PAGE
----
Proving a Toxic Case
Toxic tort cases are usually quite difficult to prove, because the connection between exposure to a toxic chemical and a resulting injury or disease is often hard to pin down. For example, some cancers may first develop 25 years or more after exposure to a cancer-causing chemical. Key facts that determine the success of toxic tort actions lay hidden right before your eyes in technical reports, analytical data, air modeling inputs and outputs, boring logs, ecological studies, mechanical integrity records, engineering specifications or technical drawings. In order to interpret the affect of a chemical in the body correctly, toxic tort cases often require consultation with several doctors with specialties in the diagnosis and treatment of persons injured by toxins, toxicologists, and certified industrial hygienists. Once it is determined that a given chemical is in fact the cause of the victim’s injury or death, the services of an expert in pharmacokinetics may be required.
Pharmacokinetics studies the way we absorb, distribute, metabolize, and eliminate a chemical. While the field of toxicology measures the effect of a chemical on an animal, pharmacokinetics attempts to measure the effect of the animal on the chemical. Pharmacokinetic studies also determine how much chemical is in the body when an animal is exposed repeatedly or continuously to a chemical, similar to a workplace exposure. Finally, and perhaps most importantly, pharmacokinetic data on the rate of elimination in humans, coupled with accurate analytical measurements and knowledge of the time of exposure, allows the calculation of the dose actually received by an exposed victim. An important part of a successful toxic tort case must measure the difference between exposure and dose. Exposure is the amount of chemical the body contacts externally. Dose is the amount of chemical that actually penetrates into the body, and the effective dose ultimately determines toxicity.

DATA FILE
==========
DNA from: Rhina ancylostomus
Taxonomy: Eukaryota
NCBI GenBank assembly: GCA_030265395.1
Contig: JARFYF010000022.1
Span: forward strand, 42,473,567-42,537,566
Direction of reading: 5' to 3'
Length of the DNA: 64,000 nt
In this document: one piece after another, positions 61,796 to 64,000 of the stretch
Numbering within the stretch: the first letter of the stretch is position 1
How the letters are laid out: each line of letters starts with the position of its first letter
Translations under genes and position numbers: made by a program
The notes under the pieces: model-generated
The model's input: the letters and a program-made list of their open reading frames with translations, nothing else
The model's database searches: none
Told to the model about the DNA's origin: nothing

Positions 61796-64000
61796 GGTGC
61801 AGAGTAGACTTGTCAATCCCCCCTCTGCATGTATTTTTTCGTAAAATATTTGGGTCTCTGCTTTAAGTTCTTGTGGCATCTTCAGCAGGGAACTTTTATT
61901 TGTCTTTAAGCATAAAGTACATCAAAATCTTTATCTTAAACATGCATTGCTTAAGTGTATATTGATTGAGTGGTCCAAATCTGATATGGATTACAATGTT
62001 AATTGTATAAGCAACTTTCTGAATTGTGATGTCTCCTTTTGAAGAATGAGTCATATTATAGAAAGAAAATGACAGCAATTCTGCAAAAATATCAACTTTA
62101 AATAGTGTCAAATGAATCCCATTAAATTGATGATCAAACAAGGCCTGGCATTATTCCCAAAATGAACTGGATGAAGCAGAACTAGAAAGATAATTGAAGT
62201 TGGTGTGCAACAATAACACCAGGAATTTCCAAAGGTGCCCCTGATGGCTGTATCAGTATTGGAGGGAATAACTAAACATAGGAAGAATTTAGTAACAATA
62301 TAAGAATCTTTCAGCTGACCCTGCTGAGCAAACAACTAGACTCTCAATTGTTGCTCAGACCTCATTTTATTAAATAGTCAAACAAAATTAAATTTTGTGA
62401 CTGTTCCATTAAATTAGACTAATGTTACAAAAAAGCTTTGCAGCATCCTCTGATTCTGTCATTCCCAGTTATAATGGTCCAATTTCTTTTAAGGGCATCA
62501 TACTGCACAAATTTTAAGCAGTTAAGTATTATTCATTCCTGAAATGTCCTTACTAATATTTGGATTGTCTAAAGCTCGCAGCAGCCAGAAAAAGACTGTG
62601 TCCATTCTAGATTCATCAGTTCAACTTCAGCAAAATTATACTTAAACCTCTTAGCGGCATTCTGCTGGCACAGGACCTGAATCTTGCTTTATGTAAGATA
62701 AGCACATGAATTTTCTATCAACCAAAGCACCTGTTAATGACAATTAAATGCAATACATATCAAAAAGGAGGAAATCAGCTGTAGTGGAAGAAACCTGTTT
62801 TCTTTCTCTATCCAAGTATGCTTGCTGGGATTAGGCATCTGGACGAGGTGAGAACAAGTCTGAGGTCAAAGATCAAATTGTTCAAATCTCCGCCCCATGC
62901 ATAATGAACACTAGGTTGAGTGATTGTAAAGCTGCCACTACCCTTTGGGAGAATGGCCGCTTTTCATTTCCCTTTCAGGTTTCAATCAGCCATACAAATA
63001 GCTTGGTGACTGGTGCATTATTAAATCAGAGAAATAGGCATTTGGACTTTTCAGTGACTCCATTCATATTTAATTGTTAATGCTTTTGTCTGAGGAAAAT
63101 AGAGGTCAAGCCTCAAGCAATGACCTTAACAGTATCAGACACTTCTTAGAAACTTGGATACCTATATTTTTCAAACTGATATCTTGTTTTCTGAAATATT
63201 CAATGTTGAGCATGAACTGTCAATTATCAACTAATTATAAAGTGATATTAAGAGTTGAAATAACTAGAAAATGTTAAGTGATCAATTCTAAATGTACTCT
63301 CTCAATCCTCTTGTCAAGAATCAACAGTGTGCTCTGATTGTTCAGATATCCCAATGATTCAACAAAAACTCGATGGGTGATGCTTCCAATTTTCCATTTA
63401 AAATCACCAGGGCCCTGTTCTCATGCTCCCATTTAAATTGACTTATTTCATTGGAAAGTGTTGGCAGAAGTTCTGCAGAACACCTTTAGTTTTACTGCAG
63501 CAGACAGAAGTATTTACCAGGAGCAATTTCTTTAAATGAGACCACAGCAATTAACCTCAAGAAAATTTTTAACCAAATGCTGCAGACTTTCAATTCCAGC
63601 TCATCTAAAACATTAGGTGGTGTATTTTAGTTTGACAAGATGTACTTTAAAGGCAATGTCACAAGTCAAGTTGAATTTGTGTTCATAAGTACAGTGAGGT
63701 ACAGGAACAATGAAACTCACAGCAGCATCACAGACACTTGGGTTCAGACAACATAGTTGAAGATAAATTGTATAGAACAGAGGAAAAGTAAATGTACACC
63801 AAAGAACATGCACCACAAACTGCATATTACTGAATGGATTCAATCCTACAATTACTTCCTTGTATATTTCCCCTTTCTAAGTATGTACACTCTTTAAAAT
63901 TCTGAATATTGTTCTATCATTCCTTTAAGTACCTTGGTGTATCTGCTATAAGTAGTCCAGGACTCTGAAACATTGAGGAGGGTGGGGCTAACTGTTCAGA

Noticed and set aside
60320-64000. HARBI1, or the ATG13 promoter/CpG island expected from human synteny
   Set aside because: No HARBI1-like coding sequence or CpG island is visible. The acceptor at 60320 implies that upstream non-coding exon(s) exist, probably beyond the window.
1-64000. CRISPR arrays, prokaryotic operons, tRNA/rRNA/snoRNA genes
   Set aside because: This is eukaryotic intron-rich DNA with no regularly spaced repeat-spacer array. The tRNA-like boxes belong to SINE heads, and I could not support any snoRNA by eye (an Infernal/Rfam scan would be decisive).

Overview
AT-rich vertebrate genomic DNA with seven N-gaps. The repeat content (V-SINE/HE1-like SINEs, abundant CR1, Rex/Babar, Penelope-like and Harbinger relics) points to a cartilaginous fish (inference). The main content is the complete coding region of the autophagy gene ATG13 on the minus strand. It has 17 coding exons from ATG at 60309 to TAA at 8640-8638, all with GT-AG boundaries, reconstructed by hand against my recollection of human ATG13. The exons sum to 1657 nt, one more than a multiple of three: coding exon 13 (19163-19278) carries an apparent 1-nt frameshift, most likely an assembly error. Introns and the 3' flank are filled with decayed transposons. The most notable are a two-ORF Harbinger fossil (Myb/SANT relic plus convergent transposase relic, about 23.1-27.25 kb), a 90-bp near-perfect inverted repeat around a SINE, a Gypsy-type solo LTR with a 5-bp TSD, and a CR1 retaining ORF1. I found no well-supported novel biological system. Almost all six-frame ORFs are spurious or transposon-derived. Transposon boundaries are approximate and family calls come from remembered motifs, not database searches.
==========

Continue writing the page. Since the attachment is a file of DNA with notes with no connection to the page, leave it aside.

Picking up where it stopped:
A plaintiff who proves that he or she was exposed to a toxic substance because of the negligence or carelessness of another is entitled to be compensated with money for all of the consequences of that exposure, including:
The cost of past and future medical care
The cost of necessary rehabilitation
Loss of past and future wages
Loss of earning capacity and related fringe benefits
Loss of enjoyment of life
Pain and suffering associated with the toxic exposure
Embarrassment, humiliation, and inconvenience
In all Toxic Tort cases it is essential that measures be taken promptly to preserve evidence, investigate the incident in question, and to enable physicians or other expert witnesses to thoroughly evaluate any injuries. If you or a loved one is a victim of injury caused by a toxic substance.